Do you drink alcohol?” It’s a rhetorical question, but one my doctor feels compelled to ask each year during my annual physical. It’s a little game we play. I answer yes, and then he asks how many drinks I have per day. That question is followed by a long and rather uncomfortable pause. We’ve all been through those moments of strained silence. A significant other asks why we were out so late or a superior asks why a project we’re responsible for has not been completed and we stare at them blankly before we answer, the seconds ticking by as we calculate just how far we can stretch the truth.
“Four,” I finally say in a voice of confident authority. My doctor used to write the number down on a piece of paper attached to a clipboard, but now when I answer, he pokes awkwardly at a touch screen tablet. “And that’s every day?” he asks. “Give or take,” I say.
“It really depends on the day, and whether or not I’ve spoken with my mother.” During the back and forth, I want to ask him if he would not rather save us both time and just read from last year’s script, but I don’t want to hurt his feelings. “The CDC recommends no more than two drinks a day for men,” he tells me. I give him a thumbs up and say, “Well then I guess I’m ahead of schedule.” He pokes a few more times at the tablet then looks at me with a smirk and tells me to drop my pants.
Another doctor, one I happened to be chatting with at a cocktail party, told me that in his experience people lie about how much they drink by about forty percent. “What do you mean?” I asked.
He put down his gin and tonic and raised his fists. “If they say they have two drinks a day it means they have three.” He lifted his fingers to correspond with each number to help me follow along with the math. “And if they say they have five, it means they have seven. And if they say they have seven, well, you get the drift.” The drift was indeed understood, and it made me wonder if for all these years my doctor assumed I was having four plus whatever four times forty percent equals, a number that was probably quite accurate. “So how much do you drink?” I asked the doctor, as he mixed himself another gin and tonic. “One generally, two occasionally, and three every so often,” he said. Then he sipped his fresh cocktail, gave me a wink, and disappeared into the crowd.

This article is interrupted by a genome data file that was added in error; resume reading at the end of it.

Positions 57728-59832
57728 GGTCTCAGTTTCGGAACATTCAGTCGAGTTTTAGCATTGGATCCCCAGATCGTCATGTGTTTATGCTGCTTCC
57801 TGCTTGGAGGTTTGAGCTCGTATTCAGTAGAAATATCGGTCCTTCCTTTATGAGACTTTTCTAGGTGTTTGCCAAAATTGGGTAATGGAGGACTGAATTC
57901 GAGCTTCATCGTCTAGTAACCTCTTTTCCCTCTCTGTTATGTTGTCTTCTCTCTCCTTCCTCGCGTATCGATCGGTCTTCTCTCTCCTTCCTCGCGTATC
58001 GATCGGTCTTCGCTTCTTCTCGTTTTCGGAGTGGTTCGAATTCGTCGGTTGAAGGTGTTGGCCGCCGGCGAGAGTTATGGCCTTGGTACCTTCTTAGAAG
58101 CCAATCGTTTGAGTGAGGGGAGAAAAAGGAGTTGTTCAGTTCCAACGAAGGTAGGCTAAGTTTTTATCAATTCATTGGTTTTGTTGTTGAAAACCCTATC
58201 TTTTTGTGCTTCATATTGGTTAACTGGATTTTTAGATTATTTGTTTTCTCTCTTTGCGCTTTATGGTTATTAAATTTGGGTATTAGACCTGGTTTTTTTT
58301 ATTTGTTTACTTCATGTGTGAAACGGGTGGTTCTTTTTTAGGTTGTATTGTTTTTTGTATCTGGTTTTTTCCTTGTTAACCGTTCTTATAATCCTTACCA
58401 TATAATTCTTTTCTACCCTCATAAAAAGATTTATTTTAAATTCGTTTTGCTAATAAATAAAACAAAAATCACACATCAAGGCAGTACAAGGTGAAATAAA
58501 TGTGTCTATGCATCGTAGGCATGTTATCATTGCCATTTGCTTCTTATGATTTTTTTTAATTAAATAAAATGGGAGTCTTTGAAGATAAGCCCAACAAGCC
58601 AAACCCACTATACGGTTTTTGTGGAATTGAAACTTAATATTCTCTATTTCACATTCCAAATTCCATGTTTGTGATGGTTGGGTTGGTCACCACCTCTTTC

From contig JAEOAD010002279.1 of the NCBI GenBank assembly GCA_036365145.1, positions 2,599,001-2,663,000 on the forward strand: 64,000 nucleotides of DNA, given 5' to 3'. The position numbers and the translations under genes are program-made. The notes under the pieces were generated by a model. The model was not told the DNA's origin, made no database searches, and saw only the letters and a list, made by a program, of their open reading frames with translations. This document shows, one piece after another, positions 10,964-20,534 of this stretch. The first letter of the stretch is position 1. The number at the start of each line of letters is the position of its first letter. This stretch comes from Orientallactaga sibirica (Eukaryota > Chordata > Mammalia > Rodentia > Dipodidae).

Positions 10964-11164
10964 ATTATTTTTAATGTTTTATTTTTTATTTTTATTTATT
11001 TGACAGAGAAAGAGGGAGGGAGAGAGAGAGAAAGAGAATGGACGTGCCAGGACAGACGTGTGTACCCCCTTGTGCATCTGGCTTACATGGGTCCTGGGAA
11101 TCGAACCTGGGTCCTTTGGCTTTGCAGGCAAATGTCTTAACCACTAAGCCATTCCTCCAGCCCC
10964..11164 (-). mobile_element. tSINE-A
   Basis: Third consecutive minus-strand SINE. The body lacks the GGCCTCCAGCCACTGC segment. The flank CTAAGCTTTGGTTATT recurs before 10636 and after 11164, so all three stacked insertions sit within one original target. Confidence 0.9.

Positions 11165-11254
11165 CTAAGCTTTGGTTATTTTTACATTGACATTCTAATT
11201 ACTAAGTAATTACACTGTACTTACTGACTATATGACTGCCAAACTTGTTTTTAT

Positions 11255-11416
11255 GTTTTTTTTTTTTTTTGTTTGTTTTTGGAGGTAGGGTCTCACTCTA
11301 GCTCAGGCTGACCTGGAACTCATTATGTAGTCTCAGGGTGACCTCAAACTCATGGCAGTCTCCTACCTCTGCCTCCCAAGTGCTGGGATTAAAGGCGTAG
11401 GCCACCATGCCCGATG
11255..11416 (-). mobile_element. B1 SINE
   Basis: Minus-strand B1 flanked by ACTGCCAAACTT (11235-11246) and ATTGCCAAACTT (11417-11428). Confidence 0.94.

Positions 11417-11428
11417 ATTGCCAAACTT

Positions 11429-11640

My conversation with Dr. Gin and Tonic made me think about another physician, a man named Dr. Kline who practiced in the town where I grew up. Back in the eighties, I would see him each weekend at my family’s golf club, his face red from the flasks of Scotch he kept in his golf bag and in the glove box of his Cadillac. “Whatever happened to Dr. Kline?” I asked my mom during one of our recent phone conversations. “Oh, he died years ago,” she said. “A stroke I think. He couldn’t have been more than sixty-five.”
At my next annual physical, I plan to give my doctor a new answer when he questions the amount I drink per day. “One,” I’ll say. “And feel free to add forty percent to that.” If he asks why I have cut down on the alcohol, I’ll reflect on Dr. Kline’s affection for Scotch and the years it probably stole from him. “I had to,” I’ll say. “Doctor’s orders.”